“This is my biggest result so far,” said the rider whose father, Tom, is a legendary Irish horse producer and whose brother, Eddie, is a former Irish national champion.  Moloney’s horse was not a complete newcomer to the Hickstead ring, as Ahorn originally came from England’s Henry Charles who lives close by – “he had been in the ring before as a novice horse, and he was quite happy about seeing it all again, it didn’t bother him at all,” said the rider who shares his time between US bases in Florida and Long Island, New York.

Shane Breen’s wife, Chloe, is the daughter of the late “Master of Hickstead”, Douglas Bunn, and Shane lives with his family at the Sussex venue.

Despite the satisfaction of securing only their third victory in the 65-year history of the Nations Cup of Great Britain, the Irish  have only slightly improved their position on the FEI Nations Cup leaderboard after yesterday’s success.  They go into the last leg on their home ground with just a 0.5 point lead over Belgium who are now in bottom spot, while Germany remains at the top of the table with a 10-point advantage over France in second while Britain holds third.

• Earlier in the day there was a exciting renewal of the Bunn Leisure International Stakes, with France’s Eugenie Angot and Davendy S winning an enthrallingly-close class.

Drawn early in the class, Angot then had to watch through her fingers as a series of riders went close to her time. A quicker time was possible, as several proved, but none managed to stay clear, picking up at least four seconds in penalties.

Joe Clayton (Antello Z) finished second, with 66.86, with Philipp Weishaupt (China Blue 4) third in 67.23. Five riders finished within a second of Angot, but she held on to win.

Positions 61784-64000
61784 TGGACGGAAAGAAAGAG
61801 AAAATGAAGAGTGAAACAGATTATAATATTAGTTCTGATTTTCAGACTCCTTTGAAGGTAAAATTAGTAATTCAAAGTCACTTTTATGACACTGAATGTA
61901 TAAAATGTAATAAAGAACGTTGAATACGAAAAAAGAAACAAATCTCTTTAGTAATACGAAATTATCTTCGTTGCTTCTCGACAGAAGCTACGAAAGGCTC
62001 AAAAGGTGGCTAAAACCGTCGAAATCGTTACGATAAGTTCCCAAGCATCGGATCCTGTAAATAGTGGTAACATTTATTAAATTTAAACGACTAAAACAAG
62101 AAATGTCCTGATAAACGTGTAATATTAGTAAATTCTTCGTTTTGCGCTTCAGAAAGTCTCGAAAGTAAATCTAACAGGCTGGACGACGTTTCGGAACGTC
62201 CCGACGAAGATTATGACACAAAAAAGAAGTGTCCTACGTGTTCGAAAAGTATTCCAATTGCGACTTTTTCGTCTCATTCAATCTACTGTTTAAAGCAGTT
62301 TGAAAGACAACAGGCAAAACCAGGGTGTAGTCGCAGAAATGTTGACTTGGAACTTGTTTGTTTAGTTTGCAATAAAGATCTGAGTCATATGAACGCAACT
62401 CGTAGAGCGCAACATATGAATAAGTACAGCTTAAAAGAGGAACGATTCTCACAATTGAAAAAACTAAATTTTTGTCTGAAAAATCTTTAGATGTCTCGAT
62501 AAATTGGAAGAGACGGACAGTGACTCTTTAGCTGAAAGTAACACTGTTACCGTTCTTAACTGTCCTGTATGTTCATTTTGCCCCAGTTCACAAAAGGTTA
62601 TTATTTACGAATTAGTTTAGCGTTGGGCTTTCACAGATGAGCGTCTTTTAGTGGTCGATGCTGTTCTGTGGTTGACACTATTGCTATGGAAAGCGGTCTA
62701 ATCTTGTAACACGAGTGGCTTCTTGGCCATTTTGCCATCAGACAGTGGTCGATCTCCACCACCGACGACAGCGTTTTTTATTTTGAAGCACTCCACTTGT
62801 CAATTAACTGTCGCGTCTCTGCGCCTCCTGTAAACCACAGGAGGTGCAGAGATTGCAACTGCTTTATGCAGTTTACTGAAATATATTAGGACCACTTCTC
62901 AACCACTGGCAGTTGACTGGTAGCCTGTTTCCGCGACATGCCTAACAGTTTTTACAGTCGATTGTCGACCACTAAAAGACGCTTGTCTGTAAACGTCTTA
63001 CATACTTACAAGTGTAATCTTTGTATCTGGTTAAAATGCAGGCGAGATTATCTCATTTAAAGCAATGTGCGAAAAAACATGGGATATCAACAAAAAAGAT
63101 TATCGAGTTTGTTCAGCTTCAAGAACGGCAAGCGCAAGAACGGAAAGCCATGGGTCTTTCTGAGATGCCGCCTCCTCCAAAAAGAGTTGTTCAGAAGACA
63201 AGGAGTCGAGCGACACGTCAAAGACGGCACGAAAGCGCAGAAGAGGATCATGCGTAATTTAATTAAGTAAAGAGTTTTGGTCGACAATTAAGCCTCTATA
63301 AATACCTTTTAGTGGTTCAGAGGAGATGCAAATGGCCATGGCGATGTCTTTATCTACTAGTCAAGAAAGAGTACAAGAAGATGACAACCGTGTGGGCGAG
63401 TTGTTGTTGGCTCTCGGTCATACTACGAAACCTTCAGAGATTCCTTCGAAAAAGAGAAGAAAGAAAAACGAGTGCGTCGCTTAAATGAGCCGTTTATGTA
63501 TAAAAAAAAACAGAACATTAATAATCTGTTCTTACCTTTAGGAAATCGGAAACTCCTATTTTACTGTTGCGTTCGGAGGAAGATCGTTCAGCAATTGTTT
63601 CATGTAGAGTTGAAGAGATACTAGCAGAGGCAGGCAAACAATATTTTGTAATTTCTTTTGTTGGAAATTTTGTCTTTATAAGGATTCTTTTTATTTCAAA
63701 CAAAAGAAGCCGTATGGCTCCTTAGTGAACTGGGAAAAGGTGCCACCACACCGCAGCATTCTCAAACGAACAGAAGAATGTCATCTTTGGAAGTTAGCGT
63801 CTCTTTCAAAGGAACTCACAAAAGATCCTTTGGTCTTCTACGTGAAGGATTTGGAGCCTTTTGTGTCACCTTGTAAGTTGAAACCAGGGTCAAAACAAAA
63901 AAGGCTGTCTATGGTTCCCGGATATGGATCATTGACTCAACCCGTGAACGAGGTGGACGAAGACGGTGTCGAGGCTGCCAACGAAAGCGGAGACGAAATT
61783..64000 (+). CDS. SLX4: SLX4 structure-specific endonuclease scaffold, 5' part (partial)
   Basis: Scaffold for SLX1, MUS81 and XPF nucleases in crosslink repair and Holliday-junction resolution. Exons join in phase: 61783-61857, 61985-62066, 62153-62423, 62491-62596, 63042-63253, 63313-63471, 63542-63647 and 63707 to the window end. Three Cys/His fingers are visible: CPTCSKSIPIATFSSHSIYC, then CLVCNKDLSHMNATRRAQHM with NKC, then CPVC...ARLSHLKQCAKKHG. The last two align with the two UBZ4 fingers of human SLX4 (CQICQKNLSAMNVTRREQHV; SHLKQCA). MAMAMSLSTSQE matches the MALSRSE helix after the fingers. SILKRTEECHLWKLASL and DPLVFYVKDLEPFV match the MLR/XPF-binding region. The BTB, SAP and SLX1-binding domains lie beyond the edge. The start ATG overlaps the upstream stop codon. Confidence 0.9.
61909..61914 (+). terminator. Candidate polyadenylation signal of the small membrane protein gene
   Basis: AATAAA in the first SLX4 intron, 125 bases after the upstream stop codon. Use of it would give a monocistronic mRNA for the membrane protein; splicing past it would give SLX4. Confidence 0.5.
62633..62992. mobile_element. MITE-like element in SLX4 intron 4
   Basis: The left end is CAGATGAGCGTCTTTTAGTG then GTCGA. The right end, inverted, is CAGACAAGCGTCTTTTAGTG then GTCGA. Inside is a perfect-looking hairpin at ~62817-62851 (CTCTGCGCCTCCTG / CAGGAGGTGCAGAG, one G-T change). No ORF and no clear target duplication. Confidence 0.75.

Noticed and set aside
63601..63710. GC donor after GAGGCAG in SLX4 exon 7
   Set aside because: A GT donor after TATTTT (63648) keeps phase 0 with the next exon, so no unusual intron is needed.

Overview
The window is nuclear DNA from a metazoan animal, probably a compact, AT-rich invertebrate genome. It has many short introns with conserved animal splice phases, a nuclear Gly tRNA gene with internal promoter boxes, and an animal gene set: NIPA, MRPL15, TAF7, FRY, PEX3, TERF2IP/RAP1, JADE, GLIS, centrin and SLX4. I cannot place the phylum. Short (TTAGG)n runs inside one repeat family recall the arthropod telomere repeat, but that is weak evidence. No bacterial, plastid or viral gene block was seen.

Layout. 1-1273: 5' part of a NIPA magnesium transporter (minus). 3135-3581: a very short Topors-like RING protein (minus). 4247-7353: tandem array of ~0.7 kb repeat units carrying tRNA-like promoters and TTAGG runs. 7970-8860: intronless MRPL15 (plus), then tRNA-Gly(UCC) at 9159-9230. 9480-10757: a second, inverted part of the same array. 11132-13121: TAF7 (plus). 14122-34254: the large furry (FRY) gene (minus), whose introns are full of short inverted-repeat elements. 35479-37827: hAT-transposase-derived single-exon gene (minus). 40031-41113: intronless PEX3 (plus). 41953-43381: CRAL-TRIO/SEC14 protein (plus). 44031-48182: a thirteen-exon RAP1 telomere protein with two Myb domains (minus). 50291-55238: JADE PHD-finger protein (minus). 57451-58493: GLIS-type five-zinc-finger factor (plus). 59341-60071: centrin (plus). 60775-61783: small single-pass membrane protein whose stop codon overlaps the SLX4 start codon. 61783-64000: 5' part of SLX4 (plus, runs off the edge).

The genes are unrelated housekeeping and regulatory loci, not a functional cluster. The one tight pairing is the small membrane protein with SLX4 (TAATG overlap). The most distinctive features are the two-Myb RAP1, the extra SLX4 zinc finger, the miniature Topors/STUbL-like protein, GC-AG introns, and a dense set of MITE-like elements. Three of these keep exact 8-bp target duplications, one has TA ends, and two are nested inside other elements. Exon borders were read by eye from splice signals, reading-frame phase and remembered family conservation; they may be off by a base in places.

“She’s a brilliant horse, naturally quick and I didn’t do anything too risky. I think she’s very good, I think I’ll be back here next year for the Nations Cup on her, so it was nice to win a class like this,” she said.

• Numerous showing classes reached their conclusion at the Longines Royal International Horse Show, the official horse show of the British Horse Society. Katie Bacon won the BSPS Heritage Mountain and Moorland Supreme Ridden Championship with the Connemara pony Galloon Rollover. The Leeman Family Supreme Working Hunter title went to Louise Bell and Into The Blue, a horse formerly ridden and bred by top showjumper John Whitaker.

 

Nations Cup Result:
1.  Ireland 4 faults: Cos I Can (Shane Breen) 0/4, Ahorn van de Zuuthoeve (Richie Moloney) 0/0, Lisona (Darragh Kerins) 0/4, Pacino (C McMahon) Ret/0.

2.  France 8 faults: Old Chap Tame (Eugenie Angot) 0/0, Reveue de Hurtebise (Kevin Staut) 0/4, Armitages Boy (Aymeric de Ponnat) 0/4, Topinambour (Penelope Leprevost) DNS/Ret.

3.  Germany 12 faults: Catoki (Philipp Weishaupt) 0/4, Cefalo (Holger Wulschner) 4/12, Chiara (Ludger Beerbaum) 0/4, Cornet Obolensky (Marco Kutscher) 0/4.

4.  Great Britain 20 faults: Billy Angelo (William Funnell) 4/4, Murkas Nevada (Peter Charles) 4/4, Hello Sailor (Tina Fletcher) 0/4, Argento (John Whitaker) 8/4.

5.  Sweden 24 faults:  Udermus (Douglas Lindelow) 4/0, Carrento Ztar (Angelie Von Essen) 4/8, Glory Days (Daniel Zetterman) 8/0, Chamonix H (Helena Persson) 8/8.

5.  Belgium 24 faults: Conisha van de Helle (Niels Bruynseels) 8/0, Dylano (Maurice Van Roosbroeck) 16/4, Quarco De Kerambars (Rik Remeryck) 0/8, Cor van de Wateringhoeve (Dominique Hendrickx) 8/4.
 
7.  Netherlands 28 faults: Tyson (Leon Thijssen) 8/4, Sam (Albert Zoer) 12/4, Cerona HS (Hendrik-Jan Schuttert) 16/0, Tobalio (Albert Voorn) 0/8.

8.  Switzerland 40 faults: Touchable (Claudia Gisler 12/8, Clipmyhorse Cash and Go (Simone Wettstein) 0/13, Tamira (Marc Oertly) 4/4, Loxy de la Reselle (Andreas Ott) 24/12.

FEI Nations Cup 2012 – Standings after Round 7 at Hickstead (GBR):
1.    Germany            –     47
2.    France            –    37
3.    Great Britain        –    32
4.    Sweden            –    31.5
4.    Switzerland        –    31.5
6.    Netherlands        –    29.5
7.    Ireland            –    29
8.    Belgium            –    28.5